Research that makes a difference
Has gig work the potential to develop your professional skills?
Professor Anoush Margaryan from the Department of Digitalization studies human self-regulatory learning behaviour.
What inspired you to do this specific research?
Online gig-work is an emergent form of work, in which people from across the world buy and sell skills through platforms. The online gig-tasks are designed to be completed autonomously, and the complex interdependencies that are part and parcel of organisation-based jobs are deliberately designed out of online gigs. Unlike in organisation-based jobs, in these new cloud workplaces workers do not have access to training, mentoring, or structural opportunities to collaborate and share knowledge with peers.
Policymakers, the media and some researchers tend to assume that because these platforms do not provide training and because the tasks are autonomous and sometimes repetitive, online gig work must therefore be deskilling and devoid of opportunities to acquire and hone skills and develop professionally. I sought to find out whether or not this assumption was empirically true.
What are the conclusions of your research?
We collected data from platform workers, owners and clients, policymakers, trade unions and learning providers from five platforms in six European countries (2,200 questionnaires and 100 interviews) to understand what skills workers developed in their online work; what self-initiated learning activities and strategies they used; what were their motives to undertake online gig-work; and how they viewed their work in the context of their wider life, career trajectory and aspirations.
We reached three main conclusions:
First, we found that despite lack of access to direct learning support, the majority of online gig-workers nevertheless undertake a considerable amount of self-initiated learning activities. For example, they regularly read up on new developments in their field; study online tutorials to improve their skills; set learning and performance goals and self-monitor their progress. Social learning still occurs in online gig workplaces, many workers reporting that they regularly reach out to others in their networks to share knowledge and learn.
Second, workers develop over 200 distinct core, transversal and platform-specific skills through their daily gig-work.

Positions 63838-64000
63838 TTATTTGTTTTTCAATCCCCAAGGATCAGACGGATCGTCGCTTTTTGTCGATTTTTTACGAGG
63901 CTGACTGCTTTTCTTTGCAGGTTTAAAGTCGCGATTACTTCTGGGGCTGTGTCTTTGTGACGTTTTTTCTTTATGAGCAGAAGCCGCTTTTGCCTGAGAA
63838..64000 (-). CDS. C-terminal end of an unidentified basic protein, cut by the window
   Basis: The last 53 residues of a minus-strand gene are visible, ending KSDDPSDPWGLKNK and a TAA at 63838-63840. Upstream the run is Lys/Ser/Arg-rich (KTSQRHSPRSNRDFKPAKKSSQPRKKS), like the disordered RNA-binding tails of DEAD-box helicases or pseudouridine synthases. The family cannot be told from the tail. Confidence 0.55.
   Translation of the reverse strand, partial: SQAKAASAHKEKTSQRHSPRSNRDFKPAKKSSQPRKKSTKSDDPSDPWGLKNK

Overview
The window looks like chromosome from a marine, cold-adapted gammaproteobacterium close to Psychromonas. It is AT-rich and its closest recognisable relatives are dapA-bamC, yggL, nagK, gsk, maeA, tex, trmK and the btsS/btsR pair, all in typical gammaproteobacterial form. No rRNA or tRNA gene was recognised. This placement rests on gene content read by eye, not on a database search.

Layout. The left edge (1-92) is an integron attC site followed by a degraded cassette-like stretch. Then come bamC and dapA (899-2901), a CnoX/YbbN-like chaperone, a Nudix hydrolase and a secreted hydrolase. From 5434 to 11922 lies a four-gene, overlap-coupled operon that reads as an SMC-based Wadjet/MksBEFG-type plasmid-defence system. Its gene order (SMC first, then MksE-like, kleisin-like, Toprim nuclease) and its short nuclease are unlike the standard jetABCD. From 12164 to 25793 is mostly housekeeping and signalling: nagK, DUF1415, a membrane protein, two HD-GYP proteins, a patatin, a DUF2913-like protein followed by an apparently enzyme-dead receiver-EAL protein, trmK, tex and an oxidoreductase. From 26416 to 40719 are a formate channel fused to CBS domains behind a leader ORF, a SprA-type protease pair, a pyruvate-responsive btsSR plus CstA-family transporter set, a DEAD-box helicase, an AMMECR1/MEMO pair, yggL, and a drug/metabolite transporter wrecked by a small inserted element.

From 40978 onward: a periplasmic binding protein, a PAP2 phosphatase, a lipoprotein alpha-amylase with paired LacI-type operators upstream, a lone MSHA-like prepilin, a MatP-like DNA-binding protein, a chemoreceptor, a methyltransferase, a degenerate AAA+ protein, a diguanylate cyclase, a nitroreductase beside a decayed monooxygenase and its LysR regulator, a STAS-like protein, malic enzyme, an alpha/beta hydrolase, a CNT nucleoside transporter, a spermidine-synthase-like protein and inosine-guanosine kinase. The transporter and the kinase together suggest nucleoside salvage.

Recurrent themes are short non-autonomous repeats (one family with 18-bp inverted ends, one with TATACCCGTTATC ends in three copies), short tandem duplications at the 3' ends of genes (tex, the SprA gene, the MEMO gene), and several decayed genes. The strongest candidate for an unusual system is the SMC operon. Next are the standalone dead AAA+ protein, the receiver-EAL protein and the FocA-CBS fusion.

Third, although the platforms do not provide direct training, some platforms support workers’ learning indirectly, for example by regularly publishing on-demand skills, recommending external training courses, making available online discussion fora for workers, and providing skill matching advice and micro-certification.
How are the findings relevant to the wider society?
The first of its kind internationally, this research uncovered trends and challenges for skill development in online gig platforms, contributing the evidence base to inform our societal discourse and policy initiatives around new forms of digital work and the learning potential of this work.
The global uptake of online gig-platforms has been steadily increasing, with online work becoming an important source of income both in developing and developed countries. The predictions are that online gig-work is here to stay and in future will most likely co-exist with organisational jobs in different eco-systemic configurations. Therefore, to support our transition to future of work, it is important to understand the learning potential of online gig work and the capabilities that make one successful in this type of work.
Read more about Professor Anoush Margaryan here
More information about the research findings is available from the reports below:
- Developing and matching skills in the online platform economy
- Skill development in the platform economy: Comparing microwork and online freelancing